Acronyms: CT = Cubietruck DPF = Digital PhotoFrame RPI = Raspberry Pi TFT = 7" TFT display
Hi Everyone! I'm back!!
Now for (maybe?) the final chapter of Cubietruck chronicles, because some things changed and seems this time for good...
After a few months of working well, the DPF started to (once again) fail... The image on the screen started to shake and move like some kind of interference, but it wasn't. Something like this:
I tried different cables, input sources, but in the end it was the VGA to RCA video converter. After wasting a lot of time trying to fix it, I realized this actually presented an opportunity, because...
1- To buy a new or even better video converter like HDMI to RCA for instance, would cost me the same as a new RPI 2 (sadly, at least that's it in my country). 2- Buying a new RPI would give me the chance to try the new model which I was hopping to. 3- By replacing my old RPI would left a spare board with native RCA video output to hook on the TFT monitor and that way build a new DPF. 4- CT would suit perfectly as an Android TV set on a 24" non Smart TV, and that way make it "Smart". And that way make a much better use of CT, not just a picture album...
Now let say a little bit more about #4 since it's more of this board's concern. Items 1-2-3 will be for another day's (and board) topic...
As for hardware, I just get rid of everything but top and below acrylics and On/Off button. Just back to basics. But I have to add a little piece of plastic between CT and top acrylic to make pressure over the board and that way avoid any unwanted disconnection or memory error as in the past.
In short, no more fancy stuff... almost like in the beginning. But with an extra: a mini wireless keyboard that will fit just great with CT and that way have remote control of Android.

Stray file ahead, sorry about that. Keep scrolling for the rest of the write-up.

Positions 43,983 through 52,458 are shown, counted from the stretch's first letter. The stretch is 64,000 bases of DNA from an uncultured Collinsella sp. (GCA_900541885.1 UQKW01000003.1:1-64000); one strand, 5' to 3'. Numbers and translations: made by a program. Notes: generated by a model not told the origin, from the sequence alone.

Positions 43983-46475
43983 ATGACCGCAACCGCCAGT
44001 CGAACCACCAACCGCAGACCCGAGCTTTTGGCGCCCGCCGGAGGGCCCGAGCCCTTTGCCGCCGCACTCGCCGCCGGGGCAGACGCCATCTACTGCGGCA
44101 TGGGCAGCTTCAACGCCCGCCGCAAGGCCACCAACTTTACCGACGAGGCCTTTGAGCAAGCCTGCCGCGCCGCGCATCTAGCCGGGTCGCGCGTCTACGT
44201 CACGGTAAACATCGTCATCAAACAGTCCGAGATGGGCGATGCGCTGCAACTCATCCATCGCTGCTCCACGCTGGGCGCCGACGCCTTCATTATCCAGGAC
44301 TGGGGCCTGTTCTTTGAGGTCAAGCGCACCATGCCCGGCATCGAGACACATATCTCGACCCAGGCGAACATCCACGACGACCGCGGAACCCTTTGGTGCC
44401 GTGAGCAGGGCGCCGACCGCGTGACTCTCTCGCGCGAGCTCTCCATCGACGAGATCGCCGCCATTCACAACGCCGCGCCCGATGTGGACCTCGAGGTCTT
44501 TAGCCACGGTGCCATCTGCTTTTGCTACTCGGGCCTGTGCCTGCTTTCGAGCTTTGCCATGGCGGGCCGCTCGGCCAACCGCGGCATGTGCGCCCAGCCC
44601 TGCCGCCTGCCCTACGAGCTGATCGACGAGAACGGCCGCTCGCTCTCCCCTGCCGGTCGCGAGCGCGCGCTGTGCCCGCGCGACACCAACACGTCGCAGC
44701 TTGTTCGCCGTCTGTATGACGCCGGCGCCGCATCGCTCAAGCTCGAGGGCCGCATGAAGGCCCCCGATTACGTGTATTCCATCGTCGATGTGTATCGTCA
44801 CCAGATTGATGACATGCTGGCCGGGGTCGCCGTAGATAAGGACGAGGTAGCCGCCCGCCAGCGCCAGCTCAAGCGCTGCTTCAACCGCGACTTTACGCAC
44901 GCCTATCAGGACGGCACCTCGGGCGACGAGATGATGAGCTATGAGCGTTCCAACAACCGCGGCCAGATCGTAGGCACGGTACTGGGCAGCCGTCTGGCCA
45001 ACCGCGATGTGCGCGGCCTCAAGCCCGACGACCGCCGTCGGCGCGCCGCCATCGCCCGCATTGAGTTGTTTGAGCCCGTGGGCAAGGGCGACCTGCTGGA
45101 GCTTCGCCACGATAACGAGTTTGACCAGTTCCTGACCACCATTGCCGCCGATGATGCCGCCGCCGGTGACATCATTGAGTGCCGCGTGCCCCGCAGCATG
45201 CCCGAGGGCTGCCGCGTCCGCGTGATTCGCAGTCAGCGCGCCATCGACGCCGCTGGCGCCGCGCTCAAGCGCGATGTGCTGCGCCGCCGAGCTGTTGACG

To continue on this, another step would be to add a power button bigger than the onboard power button which is too small to handle (even with Ewell case).
So I soldered two pins on the two holes located next to the onboard power button and from there I attached a push interruptor. It has two states, push once to close, push once more to open.
This was preferable to a push button because despite it will be needed to push twice to turn on or off CT, still will be easier than holding the button for a copule seconds, specially for an older person.
Here the pictures on how the button and VGA to RCA conversor were mounted on the acrilyc case:
These are pictures with the 12V fan attached to a side of the case, to push hot air away from CT and the bottom of the VGA to RCA conversor:
Here doing the final tests before to move it to its final destination:
CT is currently located over a computer desk, hidden behind an All in one computer. While the TFT is located nearby CT, on a shelf where former DPF was placed before. After booting on Android desktop and start XMBC, it has 1 minute of delay until slideshow screensaver finally starts, and 15 secs between random pictures.
CT can be turned off by pushing the interruptor, this action triggers a shutdown of the Android system. And here a video showing how it's finally working (click to enlarge):
As a conclusion, I have to say that no matter how expensive this may look, in the end it has been a cool experience that took a year to be completed (considering from the moment I bought CT on november 2013 until now).
I also hope people have not been offended by this article, I now most of you are Linux fans and you hold high expectations on cubieboard products, specially CT since it is a product designed for much more interesting things than just a dumb DPF running Android...
But this situation is much better than keeping a u$s 100 paperweight, as it was until I came up with this "crazy" idea. In any case I can go and rescue CT anytime if needed, the only thing is to bring a better DPF to replace it...
But I have to thanks CT for all the good and bad moments. During this time a learned a lot from CT, from compiling driver modules on Linux to debug through serial port. I hope you also have the fun of your lives with this product, or at least to have more luck than me!!
It worked well for a long time, until a few months ago it didn't start anymore. After a quick review I found the 5V wall charger was the problem. Since I had the original CT PS without being used at that time, I could spare it and I replaced the broken DPF wall charger. So far so good, a happy mother again...